Kant's Ethics and the Homeless
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A Kantian rule of ethics, one which follows universal law and the categorical imperative as seen in his work on the Metaphysics of Morals, is used in this paper to discuss the common problem of homelessness that plagues our society. Kantians would say that altruistic caring is our duty to the homeless based on the objective and end-before-means ethical principles laid down by his categorical imperative.
From the Paper:"During his serious and sequestered life in Konigsberg, the 18th century German philosopher and ethicist, Immanuel Kant, laid down some very stringent and thought out moral principles. One of these, the categorical imperative, is defined in his groundbreaking work, Fundamental Principles of the Metaphysics of Morals. This principle is still taught and used by ethicists over two centuries later, and is a prime example of a strict ethical rule upon which Kant believed individuals in society should base their actions. The categorical imperative, in Kant's words is "namely, this: Act only on that maxim whereby thou canst at the same time will that it should become a universal law" (Kant 38). What Kant is arguing is that what is ethical cannot be subjective, cannot consider a means above an end, but must be selfless and objective."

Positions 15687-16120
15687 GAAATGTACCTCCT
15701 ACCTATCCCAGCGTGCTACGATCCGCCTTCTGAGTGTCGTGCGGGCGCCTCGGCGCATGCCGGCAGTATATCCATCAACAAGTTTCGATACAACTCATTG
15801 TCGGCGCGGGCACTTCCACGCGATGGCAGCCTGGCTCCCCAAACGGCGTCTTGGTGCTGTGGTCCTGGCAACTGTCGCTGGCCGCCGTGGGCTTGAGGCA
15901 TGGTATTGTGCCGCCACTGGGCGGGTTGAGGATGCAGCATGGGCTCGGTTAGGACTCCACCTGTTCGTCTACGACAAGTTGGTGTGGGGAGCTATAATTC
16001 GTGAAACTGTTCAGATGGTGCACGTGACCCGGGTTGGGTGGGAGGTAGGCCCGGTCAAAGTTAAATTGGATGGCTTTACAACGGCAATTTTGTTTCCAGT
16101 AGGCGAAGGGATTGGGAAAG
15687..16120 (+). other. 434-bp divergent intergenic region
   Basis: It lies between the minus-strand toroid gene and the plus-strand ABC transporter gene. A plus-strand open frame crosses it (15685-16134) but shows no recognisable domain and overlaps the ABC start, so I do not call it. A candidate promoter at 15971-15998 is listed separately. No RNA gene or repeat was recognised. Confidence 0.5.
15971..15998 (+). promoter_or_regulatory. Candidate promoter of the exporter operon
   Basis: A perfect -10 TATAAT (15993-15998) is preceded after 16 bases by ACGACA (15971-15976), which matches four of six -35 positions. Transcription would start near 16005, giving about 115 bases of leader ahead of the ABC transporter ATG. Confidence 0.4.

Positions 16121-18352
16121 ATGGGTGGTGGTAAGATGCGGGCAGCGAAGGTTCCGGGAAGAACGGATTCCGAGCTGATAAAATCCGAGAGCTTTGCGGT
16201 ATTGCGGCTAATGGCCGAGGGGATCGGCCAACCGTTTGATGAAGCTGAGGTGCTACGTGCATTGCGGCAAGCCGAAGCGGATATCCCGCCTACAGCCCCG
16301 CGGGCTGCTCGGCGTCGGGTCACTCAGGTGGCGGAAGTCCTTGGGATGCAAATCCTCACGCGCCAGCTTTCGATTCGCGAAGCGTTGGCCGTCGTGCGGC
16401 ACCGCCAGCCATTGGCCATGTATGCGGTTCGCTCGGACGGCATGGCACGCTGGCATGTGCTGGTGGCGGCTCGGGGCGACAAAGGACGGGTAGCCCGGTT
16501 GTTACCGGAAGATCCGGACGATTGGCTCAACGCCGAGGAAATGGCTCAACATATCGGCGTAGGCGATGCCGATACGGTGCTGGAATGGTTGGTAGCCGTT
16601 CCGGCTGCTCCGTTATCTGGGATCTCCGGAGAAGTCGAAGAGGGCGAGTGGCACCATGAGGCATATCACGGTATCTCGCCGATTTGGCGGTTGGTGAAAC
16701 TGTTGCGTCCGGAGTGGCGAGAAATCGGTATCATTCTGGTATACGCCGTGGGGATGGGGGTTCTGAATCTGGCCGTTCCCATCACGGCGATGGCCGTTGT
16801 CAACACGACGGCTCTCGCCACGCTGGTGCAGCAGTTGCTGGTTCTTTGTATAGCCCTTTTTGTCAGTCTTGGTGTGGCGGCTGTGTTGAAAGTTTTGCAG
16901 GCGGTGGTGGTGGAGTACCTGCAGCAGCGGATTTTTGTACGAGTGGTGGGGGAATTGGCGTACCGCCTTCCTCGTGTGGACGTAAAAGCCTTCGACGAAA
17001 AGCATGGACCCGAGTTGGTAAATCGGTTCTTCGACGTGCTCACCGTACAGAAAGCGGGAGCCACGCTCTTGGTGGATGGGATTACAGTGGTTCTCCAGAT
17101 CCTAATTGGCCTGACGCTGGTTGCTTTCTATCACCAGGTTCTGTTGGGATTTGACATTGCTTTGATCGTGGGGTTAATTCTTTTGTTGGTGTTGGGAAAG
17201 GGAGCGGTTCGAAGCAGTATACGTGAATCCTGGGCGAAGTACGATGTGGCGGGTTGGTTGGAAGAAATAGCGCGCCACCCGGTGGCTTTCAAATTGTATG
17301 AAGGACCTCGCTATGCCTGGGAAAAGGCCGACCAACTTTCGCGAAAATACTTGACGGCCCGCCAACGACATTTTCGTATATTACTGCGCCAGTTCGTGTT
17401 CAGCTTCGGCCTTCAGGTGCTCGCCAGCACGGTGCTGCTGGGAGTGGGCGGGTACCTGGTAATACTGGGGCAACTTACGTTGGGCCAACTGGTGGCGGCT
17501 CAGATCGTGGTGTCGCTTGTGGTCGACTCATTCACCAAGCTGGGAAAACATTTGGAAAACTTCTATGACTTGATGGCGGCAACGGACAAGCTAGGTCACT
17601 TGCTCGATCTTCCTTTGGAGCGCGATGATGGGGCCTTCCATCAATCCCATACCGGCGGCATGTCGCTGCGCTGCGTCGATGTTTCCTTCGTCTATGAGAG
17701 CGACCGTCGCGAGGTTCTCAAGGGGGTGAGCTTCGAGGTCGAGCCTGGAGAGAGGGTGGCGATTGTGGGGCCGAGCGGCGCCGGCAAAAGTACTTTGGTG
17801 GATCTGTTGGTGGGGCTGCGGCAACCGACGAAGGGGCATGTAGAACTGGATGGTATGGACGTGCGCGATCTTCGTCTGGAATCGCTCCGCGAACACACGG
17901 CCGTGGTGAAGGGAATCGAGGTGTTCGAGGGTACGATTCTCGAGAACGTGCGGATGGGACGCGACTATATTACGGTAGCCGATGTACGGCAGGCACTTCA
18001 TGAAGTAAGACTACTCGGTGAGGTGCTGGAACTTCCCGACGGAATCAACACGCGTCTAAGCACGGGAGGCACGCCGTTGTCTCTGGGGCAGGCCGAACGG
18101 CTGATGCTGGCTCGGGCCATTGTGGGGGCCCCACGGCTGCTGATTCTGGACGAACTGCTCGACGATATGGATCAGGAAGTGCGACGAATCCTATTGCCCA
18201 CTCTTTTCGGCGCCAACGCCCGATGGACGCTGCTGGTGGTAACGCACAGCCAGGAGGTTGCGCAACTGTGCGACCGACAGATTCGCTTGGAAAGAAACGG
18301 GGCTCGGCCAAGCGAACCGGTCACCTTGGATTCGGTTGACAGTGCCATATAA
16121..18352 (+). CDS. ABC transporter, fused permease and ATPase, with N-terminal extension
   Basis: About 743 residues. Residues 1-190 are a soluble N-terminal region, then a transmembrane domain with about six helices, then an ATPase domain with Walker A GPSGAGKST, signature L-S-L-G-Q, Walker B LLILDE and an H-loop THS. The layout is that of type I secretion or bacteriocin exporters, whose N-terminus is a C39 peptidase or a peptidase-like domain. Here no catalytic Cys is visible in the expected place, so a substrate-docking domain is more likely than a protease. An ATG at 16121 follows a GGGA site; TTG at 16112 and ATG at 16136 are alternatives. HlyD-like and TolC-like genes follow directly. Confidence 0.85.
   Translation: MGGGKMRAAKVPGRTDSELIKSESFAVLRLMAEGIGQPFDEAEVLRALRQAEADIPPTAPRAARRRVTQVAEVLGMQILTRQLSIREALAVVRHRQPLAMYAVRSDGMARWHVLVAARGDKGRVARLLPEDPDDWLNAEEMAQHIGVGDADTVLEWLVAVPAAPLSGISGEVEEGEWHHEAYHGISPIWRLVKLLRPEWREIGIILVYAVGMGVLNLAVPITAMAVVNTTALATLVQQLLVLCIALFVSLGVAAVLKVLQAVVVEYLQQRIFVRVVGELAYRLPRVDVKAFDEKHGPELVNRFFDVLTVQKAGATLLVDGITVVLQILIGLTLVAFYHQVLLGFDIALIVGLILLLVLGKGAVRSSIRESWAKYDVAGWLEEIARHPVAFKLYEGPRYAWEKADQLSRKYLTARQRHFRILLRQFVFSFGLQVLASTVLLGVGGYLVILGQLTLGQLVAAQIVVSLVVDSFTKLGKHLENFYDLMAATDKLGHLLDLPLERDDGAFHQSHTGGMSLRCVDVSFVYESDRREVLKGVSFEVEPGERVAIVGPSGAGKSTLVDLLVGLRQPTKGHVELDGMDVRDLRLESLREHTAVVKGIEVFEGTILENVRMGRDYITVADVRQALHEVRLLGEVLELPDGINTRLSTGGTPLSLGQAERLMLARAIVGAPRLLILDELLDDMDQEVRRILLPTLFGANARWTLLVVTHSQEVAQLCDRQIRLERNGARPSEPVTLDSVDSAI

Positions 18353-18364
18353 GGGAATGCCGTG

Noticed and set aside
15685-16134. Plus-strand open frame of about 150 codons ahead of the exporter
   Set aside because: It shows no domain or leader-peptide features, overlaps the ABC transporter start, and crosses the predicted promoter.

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Kant's Ethics and the Homeless (2005, December 01) Retrieved January 30, 2023, from https://www.academon.com/essay/kant-ethics-and-the-homeless-85149/
"Kant's Ethics and the Homeless" 01 December 2005. Web. 30 January. 2023. <https://www.academon.com/essay/kant-ethics-and-the-homeless-85149/>